Lasker on Capablanca: San Sebastián 1911

Lasker on Capablanca: San Sebastián 1911

Emanuel Lasker annotated 7 of Capablanca’s games from San Sebastián 1911 for his chess column in The Louisville Courier-Journal in the period March 26 – April 30 1911:

Frank J. Marshall – José Raúl Capablanca
Round 2, February 21 1911
1. d4 d5 2. c4 c6 3. cxd5
The exchange balances the position, whereas white should retain initiative. 3. Nf3 Nf6 4. e3 seems therefore slightly preferable.
3… cxd5 4. Nc3 Nc6 5. Nf3 Nf6 6. Qb3 e6 7. Bg5 h6 8. Bh4 Qb6
Of doubtful value. 8… Be7 would have been good enough.
9. Qxb6 axb6 10. e3 Bd7 11. Bb5 Bb4 12. O-O
This is certainly weak. 12. Bxf6 gxf6 13. Ke2 would have ensured him a good ending. Now the balance of position is rather slightly in favor of black.
12… Bxc3 13. bxc3 Ne4 14. c4
If 14. Rfc1 Ra3 15. c4 Nc3 16. Rc2 the position is probably more advantageous for black than with the actual continuation.
14… Nc3

15. a4
Well done. He sacrifices a pawn in order to keep the initiative.
15… dxc4 16. Bxc4 Rxa4 17. Rxa4 Nxa4 18. Ra1 Na5 19. Ne5 Nxc4
Here 19… b5 was tempting, but the reply 20. Nxd7 Nxc4 21. Nc5 would have been satisfactory.
20. Nxc4 f6 21. Rb1 Bc6 22. f3 Kd7 23. Nxb6+ Nxb6 24. Rxb6 Ra8 25. Rb2 Ra1+ 26. Kf2 f5 27. Bg3 Bd5 28. Be5 g6 29. Bg7 h5 30. h4 Ra2 31. Rxa2 Bxa2 32. e4 drawn.

Marshall. Star Gazette, January 14 1911.

The play thus far at San Sebastián has brought Capablanca to the front. In the first week of the tournament, in which no less than 75 per cent of the games were drawn, he won two out of four. This is an excellent beginning that insured him a high position. Nine and one-half points should take first prize in the money; nine points would probably tie for first and second place.
(March 26 1911)

Capablanca. Illustrated Sporting and Dramatic News, March 25 1911.

The combination that Capablanca made in his first victory at San Sebastián, against Dr. Bernstein, has been greatly underrated. The critics did not do what I consider to be their duty. Without investigation they assumed that Bernstein had made the best move, and since he lost easily, that the combination was a superficial one. In that way they failed to do justice to its profundity. In fact, the combination has many branches. Dr. Bernstein selected a weak defense which gave Capablanca no opportunity of continuing his game in the brilliant style that he must have planned, and it is therefore plainly the office of the critic to resurrect Capablanca’s idea, which through the fault of his opponent has failed to come to maturity. This was the course of the game:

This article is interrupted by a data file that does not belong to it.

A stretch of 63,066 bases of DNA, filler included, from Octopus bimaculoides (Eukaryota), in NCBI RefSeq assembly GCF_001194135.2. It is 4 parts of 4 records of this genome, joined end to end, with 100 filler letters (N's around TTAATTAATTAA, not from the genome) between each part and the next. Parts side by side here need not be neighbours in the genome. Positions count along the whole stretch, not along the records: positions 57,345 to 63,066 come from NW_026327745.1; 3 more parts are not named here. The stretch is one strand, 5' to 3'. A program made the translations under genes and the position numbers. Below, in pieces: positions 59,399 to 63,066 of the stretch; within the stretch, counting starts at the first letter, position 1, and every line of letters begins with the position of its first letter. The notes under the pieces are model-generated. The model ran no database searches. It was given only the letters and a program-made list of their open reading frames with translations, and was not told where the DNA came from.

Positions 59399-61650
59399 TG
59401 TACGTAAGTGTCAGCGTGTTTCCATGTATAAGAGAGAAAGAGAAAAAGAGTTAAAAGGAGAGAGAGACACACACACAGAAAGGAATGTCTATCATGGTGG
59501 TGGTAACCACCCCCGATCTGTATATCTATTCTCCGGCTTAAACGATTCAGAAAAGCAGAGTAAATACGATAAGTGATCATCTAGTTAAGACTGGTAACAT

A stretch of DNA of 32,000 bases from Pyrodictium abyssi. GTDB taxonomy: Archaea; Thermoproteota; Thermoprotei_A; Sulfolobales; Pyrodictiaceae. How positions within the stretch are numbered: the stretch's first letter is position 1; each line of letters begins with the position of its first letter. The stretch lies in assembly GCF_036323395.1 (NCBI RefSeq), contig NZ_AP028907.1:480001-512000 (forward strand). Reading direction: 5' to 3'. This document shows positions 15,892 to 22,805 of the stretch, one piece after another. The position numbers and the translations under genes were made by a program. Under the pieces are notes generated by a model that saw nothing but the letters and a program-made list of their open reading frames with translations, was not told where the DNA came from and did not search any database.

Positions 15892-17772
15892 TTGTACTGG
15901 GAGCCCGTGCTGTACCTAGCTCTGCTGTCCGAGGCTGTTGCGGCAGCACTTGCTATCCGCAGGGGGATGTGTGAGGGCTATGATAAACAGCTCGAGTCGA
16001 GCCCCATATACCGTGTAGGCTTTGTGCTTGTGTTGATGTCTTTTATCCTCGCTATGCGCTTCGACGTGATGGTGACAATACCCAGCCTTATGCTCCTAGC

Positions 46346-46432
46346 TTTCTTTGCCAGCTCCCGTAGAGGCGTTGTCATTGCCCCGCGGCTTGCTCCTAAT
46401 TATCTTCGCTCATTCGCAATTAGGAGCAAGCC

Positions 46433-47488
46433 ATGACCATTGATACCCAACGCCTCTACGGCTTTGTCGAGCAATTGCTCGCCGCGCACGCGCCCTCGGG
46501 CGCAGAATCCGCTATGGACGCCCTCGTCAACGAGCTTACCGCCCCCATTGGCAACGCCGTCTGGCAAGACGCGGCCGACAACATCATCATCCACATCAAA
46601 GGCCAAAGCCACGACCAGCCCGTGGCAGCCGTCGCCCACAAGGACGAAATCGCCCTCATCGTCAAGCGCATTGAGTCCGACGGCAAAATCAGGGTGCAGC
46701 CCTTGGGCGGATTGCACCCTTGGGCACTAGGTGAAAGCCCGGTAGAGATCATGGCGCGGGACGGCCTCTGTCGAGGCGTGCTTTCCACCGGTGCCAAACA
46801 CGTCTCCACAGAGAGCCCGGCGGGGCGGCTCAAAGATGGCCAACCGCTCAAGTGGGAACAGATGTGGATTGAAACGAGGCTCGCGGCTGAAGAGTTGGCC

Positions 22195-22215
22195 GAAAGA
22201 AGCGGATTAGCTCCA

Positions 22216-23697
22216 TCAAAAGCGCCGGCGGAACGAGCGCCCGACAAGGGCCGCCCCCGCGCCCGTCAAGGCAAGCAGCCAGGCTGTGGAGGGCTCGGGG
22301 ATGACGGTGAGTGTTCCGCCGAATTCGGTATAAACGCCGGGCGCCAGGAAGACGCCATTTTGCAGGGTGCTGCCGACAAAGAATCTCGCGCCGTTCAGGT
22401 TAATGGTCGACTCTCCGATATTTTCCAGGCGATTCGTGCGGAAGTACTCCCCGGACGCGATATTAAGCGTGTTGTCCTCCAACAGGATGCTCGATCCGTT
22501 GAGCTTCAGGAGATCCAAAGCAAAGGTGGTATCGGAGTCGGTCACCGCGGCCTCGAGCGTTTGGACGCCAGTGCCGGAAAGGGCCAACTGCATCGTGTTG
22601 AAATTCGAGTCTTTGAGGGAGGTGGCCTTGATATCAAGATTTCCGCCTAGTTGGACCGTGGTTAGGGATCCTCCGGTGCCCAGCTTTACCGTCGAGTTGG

José Raúl Capablanca – Osip Bernstein
Round 1, February 20 1911
1. e4 e5 2. Nf3 Nc6 3. Bb5 Nf6 4. O-O Be7 5. Nc3 d6 6. Bxc6+ bxc6 7. d4 exd4 8. Nxd4 Bd7 9. Bg5 O-O 10. Re1 h6 11. Bh4 Nh7 12. Bxe7 Qxe7 13. Qd3 Rab8
Until this point the game has followed the lines laid out by a game of my match with Janowski, in 1909, and copied several times since. Here Bernstein varies. 13… Rfe8 in order to leave the f8-square free for the knight – a very favorable post for it – would have been preferable.
14. b3 Ng5 15. Rad1 Qe5 16. Qe3 Ne6 17. Nce2 Qa5

18. Nf5 Nc5 19. Ned4 Kh7 20. g4 Rbe8 21. f3 Ne6 22. Ne2 Qxa2
This is dangerous. 22… Qb6 would have been more cautious. But Bernstein thought that he would be able to weather the storm, and, possibly, he was right.
23. Neg3 Qxc2
This is the mistake. He should have continued with 23… f6 and Rf7.
24. Rc1 Qb2 25. Nh5 Rh8
Too late now for 25… f6 on account of 26. Nhxg7, menacing Qxh6+. White threatened Rc3, followed by Nhxg7, hence black prepared for it, intending Kg8 as a reply to Rc3.
26. Re2 Qe5 27. f4 Qb5

28. Nfxg7 Nc5
Thus he loses without resistance. He could have made a fight by 28… Nxg7 29. Nf6+ Kg6 30. Nxd7 f6! Then white had but one continuation to win the game: 31. e5! For instance, 31… dxe5 32. Qe4+ Kf7 33. Rxc6 Ne6 34. Nxf6 Nxf4 (34… Kxf6 35. f5) 35. Rd2; further 31… fxe5 32. fxe5 Re7 33. Rf1 threatening Rf6+ as well as Qe4+; again 31… Kf7 32. Nxf6 Re7 33. Ne4 dxe5 34. f5 Rd7 35. Rd2 with an overwhelming position.
29. Nxe8 Bxe8 30. Qc3 f6 31. Nxf6+ Kg6 32. Nh5 Rg8 33. f5+ Kg5 34. Qe3+ resigns.

Bernstein. Wiener Schachzeitung 1914, p. 81.

Capablanca’s games at San Sebastián arrive slowly. Only the other day, the third one came to hand, his encounter with Dr. Tarrasch. That ended in a draw, but, after the opening stage had passed, the young master had all the initiative, and it was only with difficulty that Tarrasch could stand off his attacks. There is no doubt that a player of marked originality has come, who combines soundness and daring. The game follows:

Siegbert Tarrasch – José Raúl Capablanca
Round 4, February 24 1911
1. e4 e5 2. Nf3 Nc6 3. Bc4 Bc5 4. c3 Nf6 5. d4 exd4 6. cxd4 Bb4+ 7. Bd2 Bxd2+ 8. Nbxd2 d5 9. exd5 Nxd5 10. Qb3 Nce7 11. O-O O-O 12. Rfe1 c6 13. a4
Up to this point all book. The doctor’s move perhaps is based upon a good idea. b5 will be prevented, the bishop on c8 will be embarrassed .